This week the NABE (National Association of Business Economics) came out and declared that the recession is over. Forty-four (44) of the "best" economists told the NABE that we have weathered the storm and things are moving along quite well. Now I tend to think that things are getting worse – not better. The most recent Business Roundtable Survey showed that 49% of all CEO's expect their sales to be flat or down in the coming 6 months – 79% of all CEO's surveyed expect their capital spending to be flat or down in the coming 6 months – and 87% of all CEO's expect to do no hiring in the coming 6 months. Delinquencies among U.S. commercial mortgage-backed securities surged to a record amount of 3.64% in September, vs. just 0.54% one year ago. Every 13 seconds, there's another new foreclosure filing somewhere in America – more than 6,600 foreclosure filings a day. Yep – there have been roughly 2 million foreclosures so far and our Assistant Secretary of Treasury, Michael Barr, saying that another 6 million families will face foreclosure over the next three years. Hummm – sounds like the recession is over to me!
Even the Government’s own doctored and painted non-farm payroll reports show that we are still losing 250,000 to 400K jobs a month. In the past, employment was a lagging indicator – people would get laid off – they would cut back spending, and as the number of unemployed rose, they would simply hunker down. Uncle Sam would then push a stimulus in the form of tax cuts and/or lower interest rates. Businesses would start to recover and even people that were still unemployed would "feel better" about things – and they would begin to whip out the credit card and start spending again. Even the unemployed felt safe doing it because the businesses were returning to growth, they'd be hiring and felt good about being re-employed soon. What most people don't understand is that because of that "feel good about the future" emotion, the unemployed were using credit to continue spending, which ultimately led to the businesses actually doing better. As the business did better, they hired more people and "bingo" the recovery was in. So, it was always the fact that consumer buying, based on credit, is what ultimately got the businesses expanding, and then ultimately hiring again. In this case - that option is gone. There is no longer a house to refinance – because the home equity lines of credit have been shut down. The credit card agencies have reduced the public's outstanding credit available. Lending standards have risen – so the jobless are NOT going to increase spending. So this time there is NO credit, and businesses have cut back so hard for the past 2 years, capacity utilization is at record low levels. That means that business can increase output many times over, just by expanding the workweek of the people already there. Without the consumer going into hock on credit to buy products and services, business cannot expand. Therefore, without credit, joblessness is a current indicator – and without hiring there is no recovery.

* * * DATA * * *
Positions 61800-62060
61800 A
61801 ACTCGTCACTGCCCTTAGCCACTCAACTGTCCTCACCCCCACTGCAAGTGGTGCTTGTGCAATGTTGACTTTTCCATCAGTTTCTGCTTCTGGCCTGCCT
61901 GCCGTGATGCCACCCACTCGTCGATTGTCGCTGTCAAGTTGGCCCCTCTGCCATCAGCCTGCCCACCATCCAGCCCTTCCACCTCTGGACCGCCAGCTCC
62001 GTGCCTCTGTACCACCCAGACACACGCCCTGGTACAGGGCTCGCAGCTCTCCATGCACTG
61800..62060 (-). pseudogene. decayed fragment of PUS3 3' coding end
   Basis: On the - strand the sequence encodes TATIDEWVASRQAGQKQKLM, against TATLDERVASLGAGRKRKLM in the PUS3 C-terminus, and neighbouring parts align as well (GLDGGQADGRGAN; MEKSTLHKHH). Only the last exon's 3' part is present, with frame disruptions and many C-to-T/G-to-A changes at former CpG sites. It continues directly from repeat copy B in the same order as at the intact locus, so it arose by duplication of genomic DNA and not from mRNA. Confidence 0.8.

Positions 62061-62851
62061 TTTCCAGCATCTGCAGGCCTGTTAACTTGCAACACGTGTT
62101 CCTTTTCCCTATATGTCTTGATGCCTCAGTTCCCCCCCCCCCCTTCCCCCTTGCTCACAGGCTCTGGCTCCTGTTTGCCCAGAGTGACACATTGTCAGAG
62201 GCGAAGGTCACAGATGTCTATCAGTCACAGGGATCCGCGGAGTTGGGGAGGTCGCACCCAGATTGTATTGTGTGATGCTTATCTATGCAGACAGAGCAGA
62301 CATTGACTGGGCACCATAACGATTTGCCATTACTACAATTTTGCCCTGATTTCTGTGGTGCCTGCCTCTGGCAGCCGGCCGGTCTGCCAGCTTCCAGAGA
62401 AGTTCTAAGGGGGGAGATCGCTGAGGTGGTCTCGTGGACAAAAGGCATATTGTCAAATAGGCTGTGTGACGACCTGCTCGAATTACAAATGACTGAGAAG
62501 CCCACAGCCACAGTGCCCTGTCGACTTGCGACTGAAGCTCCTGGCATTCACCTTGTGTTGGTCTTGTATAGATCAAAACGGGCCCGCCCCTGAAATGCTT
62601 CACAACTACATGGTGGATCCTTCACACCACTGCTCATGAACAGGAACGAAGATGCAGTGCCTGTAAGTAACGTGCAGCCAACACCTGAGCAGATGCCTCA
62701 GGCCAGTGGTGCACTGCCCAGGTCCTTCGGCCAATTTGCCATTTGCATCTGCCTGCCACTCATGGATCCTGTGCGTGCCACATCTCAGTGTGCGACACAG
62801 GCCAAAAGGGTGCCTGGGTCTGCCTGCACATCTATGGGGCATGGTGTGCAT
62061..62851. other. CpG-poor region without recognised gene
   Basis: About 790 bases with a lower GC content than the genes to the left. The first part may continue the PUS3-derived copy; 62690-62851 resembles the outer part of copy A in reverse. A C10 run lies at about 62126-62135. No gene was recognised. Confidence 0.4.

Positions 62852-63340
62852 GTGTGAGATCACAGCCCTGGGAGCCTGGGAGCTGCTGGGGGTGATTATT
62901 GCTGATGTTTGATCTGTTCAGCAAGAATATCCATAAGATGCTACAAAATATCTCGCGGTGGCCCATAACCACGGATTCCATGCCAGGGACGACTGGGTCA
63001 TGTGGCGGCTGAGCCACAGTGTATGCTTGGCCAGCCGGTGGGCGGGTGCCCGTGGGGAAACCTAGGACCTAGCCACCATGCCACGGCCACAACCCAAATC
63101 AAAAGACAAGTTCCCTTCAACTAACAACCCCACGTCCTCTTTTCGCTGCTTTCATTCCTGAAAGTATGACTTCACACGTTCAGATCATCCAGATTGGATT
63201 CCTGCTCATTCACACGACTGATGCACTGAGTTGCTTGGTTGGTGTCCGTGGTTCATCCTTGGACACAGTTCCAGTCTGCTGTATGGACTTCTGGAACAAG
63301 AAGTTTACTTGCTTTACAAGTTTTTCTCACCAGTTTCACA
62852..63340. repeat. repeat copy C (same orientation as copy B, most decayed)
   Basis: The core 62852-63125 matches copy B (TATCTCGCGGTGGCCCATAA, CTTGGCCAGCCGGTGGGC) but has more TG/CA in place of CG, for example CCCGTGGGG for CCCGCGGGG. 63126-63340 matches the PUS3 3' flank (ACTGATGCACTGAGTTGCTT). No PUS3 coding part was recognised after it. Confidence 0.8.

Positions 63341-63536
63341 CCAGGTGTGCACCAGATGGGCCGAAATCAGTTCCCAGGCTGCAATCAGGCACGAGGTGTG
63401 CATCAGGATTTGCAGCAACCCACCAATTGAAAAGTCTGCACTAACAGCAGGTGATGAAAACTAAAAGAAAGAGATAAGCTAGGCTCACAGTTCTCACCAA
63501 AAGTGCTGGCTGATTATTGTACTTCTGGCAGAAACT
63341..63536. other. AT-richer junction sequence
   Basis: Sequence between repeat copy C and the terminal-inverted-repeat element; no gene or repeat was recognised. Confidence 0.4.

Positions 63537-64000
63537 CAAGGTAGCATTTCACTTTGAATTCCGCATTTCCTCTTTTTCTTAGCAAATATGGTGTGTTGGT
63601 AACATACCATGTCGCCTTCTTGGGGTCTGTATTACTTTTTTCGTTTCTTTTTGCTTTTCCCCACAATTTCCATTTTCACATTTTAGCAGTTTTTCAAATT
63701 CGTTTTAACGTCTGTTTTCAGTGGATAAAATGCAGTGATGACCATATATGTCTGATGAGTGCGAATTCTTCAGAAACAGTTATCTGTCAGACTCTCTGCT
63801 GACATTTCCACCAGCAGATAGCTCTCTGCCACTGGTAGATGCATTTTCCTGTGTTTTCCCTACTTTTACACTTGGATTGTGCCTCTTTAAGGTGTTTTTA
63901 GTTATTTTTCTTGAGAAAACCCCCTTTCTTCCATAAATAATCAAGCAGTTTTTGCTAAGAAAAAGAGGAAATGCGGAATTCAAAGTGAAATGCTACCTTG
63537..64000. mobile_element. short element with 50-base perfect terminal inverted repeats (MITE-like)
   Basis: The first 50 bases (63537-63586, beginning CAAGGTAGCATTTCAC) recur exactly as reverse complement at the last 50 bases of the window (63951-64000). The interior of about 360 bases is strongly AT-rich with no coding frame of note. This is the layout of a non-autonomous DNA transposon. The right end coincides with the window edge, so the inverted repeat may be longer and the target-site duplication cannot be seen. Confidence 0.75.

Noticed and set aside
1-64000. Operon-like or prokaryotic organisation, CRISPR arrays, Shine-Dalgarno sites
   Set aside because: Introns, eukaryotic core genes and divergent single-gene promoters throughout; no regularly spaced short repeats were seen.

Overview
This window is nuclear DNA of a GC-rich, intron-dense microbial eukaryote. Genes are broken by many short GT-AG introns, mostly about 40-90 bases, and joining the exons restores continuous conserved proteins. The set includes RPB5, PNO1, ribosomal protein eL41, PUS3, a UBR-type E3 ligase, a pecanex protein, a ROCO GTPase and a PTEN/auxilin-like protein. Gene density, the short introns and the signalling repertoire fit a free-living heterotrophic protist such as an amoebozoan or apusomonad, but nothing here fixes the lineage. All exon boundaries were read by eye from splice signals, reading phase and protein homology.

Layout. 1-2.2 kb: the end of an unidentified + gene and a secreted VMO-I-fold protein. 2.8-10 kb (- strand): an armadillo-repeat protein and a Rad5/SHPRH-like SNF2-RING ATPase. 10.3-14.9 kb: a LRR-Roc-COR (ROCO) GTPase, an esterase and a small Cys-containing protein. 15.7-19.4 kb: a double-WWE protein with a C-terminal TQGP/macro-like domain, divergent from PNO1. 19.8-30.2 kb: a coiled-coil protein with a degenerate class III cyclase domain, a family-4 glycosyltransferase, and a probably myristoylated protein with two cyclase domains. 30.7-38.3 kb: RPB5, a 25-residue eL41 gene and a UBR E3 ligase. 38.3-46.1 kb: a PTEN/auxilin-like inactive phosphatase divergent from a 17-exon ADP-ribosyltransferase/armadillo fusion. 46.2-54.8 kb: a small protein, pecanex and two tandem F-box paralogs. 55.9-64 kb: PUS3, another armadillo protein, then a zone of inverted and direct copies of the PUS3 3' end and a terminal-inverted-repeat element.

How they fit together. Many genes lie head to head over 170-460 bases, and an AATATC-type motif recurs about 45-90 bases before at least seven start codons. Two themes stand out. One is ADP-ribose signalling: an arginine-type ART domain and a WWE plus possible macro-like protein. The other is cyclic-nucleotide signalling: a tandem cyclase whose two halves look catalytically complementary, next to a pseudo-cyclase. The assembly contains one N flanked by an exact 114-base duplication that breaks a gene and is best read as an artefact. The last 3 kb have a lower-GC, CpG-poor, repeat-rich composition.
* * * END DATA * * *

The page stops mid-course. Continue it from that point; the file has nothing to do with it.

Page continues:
Okay, so where is the NABE getting the idea that the recession is “over"? Please understand – these are the same economists that didn’t see any problems in the first place. Consider that these same 44 economists didn't see the single largest financial disaster of the last 80 years coming, and when the recession hit – they said it wasn't going to be a problem, it was nothing to worry about – and now they say that it's over. It scares me to think that “they” pushed this entire economy down just so they could get their own agenda's pushed forward, and that's why America is reeling in it's second ever “depression".
Yet this week, amid much fanfare, we busted over DOW 10,000. Was it because of a robust economy? Was it because Intel's revenues fell 8% on top of last year’s fall? Nope – it was because Uncle Sam is keeping the market up – and the marketing being up is the only thing keeping the “commoners” from revolting. So enjoy the game while it lasts. Just know that without the $ Trillions in funny money, without interest rates at virtually zero, without "mark to fantasy" accounting, without cost cutting, the market would be at 5,000, not 10,000 – and yes – we will get there.